Buy yourself a book from Hermann Langbein about Auschwitz. He was the oldest German inmate in Auschwitz and lived through all of it and wrote many books. He died at the age of 84 years about a year ago; I knew him personally from lectures. He was also a witness during many trials. Another excellent book is Der SS-Staat by Eugen Kogon. Because the killing was initially too slow, the Nazis developed over the time the factory style killing, which murdered masses of people, about 4 million. German companies were the producers. Unique in the history of mankind.
Many friendly greetings from
[signed] Ruth Schindler
Turn the page!
I read your letter once more. [I] saw the gas chambers myself twice! The first time was when I had my appendix removed in the F-camp. Right next to it was the building with the gas chamber. At night, from the recovery room, I saw how fully loaded buses drove there, the people were screaming, it was awful. These trucks disappeared into nowhere, the people as smoke into the sky. An old inmate woke me up – after my operation – so that I could see everything. I saw the chambers the second time when we could leave Auschwitz as workers in July 1944, thank God. We spent a whole night sitting close by and did not know whether we would leave or not. Then we were taken in the morning to have a shower. Before that we had a selection in my BIIb camp; only those who could work survived our camp. In July we were about 7000 people, 2000 were selected for work, the rest were gassed, older and sick people, especially many children. You should call me and thank me for the physical effort I have put into reporting all this to you, really.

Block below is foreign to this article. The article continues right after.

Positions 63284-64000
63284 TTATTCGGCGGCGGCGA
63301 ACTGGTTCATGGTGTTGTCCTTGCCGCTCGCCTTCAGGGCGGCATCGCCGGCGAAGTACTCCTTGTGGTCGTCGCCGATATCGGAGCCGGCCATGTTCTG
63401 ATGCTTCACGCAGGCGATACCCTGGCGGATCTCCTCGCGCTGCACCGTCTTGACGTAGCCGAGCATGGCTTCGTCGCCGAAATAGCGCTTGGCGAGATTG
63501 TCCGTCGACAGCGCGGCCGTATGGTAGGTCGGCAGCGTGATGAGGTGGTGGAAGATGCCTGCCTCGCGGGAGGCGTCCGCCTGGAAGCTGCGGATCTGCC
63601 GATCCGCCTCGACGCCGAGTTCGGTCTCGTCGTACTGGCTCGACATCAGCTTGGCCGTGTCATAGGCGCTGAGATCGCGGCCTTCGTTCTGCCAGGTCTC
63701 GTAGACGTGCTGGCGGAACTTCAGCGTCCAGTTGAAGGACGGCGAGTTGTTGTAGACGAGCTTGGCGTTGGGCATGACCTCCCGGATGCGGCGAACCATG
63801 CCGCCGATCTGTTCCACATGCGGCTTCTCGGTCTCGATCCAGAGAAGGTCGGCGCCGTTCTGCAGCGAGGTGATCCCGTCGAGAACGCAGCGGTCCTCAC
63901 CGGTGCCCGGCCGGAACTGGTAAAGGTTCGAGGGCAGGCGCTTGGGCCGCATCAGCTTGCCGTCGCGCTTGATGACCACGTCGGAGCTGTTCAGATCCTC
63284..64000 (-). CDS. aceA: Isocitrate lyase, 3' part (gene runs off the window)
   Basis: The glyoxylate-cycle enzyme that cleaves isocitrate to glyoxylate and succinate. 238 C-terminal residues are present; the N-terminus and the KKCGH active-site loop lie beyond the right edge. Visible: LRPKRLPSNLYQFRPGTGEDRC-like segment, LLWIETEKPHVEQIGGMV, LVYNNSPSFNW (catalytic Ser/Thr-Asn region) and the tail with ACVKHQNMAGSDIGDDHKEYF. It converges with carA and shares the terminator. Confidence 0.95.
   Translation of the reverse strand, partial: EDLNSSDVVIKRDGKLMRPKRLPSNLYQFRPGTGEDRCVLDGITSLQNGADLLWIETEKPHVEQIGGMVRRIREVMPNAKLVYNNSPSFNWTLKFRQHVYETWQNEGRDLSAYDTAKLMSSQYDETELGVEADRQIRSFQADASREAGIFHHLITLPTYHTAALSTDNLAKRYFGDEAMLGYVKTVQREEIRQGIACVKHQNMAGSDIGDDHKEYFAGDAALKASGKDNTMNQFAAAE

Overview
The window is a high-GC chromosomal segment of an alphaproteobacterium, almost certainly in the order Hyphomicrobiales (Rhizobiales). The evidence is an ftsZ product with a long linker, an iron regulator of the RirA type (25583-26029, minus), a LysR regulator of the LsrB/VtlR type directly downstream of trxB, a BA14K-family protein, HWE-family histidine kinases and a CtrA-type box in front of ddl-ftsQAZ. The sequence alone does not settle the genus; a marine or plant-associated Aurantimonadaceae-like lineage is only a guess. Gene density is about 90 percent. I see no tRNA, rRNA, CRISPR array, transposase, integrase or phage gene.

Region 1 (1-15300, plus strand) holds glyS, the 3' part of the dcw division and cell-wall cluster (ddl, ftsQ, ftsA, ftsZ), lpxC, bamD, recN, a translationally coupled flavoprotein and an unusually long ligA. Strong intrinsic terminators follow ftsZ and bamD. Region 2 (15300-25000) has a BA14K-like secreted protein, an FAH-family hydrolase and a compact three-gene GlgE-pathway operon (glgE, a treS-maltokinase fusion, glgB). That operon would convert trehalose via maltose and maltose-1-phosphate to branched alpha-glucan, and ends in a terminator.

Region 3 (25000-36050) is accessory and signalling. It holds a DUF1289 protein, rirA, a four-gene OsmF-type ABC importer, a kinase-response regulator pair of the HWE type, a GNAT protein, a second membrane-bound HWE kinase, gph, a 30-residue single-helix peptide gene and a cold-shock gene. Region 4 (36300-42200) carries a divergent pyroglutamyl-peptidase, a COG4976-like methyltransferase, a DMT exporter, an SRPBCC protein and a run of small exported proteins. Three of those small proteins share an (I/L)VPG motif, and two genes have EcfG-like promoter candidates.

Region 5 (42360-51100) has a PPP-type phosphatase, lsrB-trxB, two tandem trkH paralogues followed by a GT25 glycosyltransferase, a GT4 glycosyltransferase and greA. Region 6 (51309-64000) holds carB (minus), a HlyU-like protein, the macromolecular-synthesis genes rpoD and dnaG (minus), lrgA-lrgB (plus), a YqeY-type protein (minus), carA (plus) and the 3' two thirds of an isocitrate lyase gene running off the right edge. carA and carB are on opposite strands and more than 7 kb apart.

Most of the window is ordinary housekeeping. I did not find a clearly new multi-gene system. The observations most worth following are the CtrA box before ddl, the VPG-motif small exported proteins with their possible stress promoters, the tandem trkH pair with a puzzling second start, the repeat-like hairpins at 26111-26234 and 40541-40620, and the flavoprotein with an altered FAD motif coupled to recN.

[...telephone number] I was not inside the gas chambers, else I could not write to you!
According to the established historiography, inmates, especially Jews, who fell sick inside the camp Auschwitz-Birkenau, were not cared for at great cost, but were sent into the gas chambers together with inmates who were unable to work, the elderly, and children. The existence of the rather large hospital in Auschwitz-Birkenau, however, is an indication that this was not so. The many thousands of medical reports about the types of treatment and recovery of patients, which came to light in connection with the trial case of Weise, are clear proof of the actual massive medical help given in the hospital.1
And finally, Frau Schindler herself is the best proof for the thesis that sick inmates were helped in Auschwitz: her throat burn was treated; she kept a data file about many sick people who were dismissed after their recovery; 120 sick inmates survived a selection; her appendix was surgically removed; her sick mother was allowed to cure her illness without a problem. The way in which Frau Schindler reported about this medical help is also proof that in Auschwitz it was an unquestioned part of the welfare of inmates.
A widely known prominent example of a survived “Sonderbehandlung” (special treatment) is Simone Veil, born Jacobs, who also had a “SB” entered in the lists of the KZ Auschwitz, but survived this treatment and later could advance to the position of the President of the European Parliament.
As W. Stromberger and Carlo Mattogno indicated, the word “Sonderbehandlung” in Auschwitz actually stands for special hygienic measures for the prevention of epidemics, i.e. delousing, physical cleaning, quarantine etc.2 Frau Schindler herself supports this interpretation when reporting that she was in the quarantine section of the camp inside a cordoned-off barrack where she had to stay for an extended period of time. Also, her alleged first observation of the gas chamber sounds of such a measure. She reported that she observed buses or trucks driving to a building directly adjacent to the sick camp, wherein she only assumed (!) that there were gas chambers (she did not see any, as she said so herself).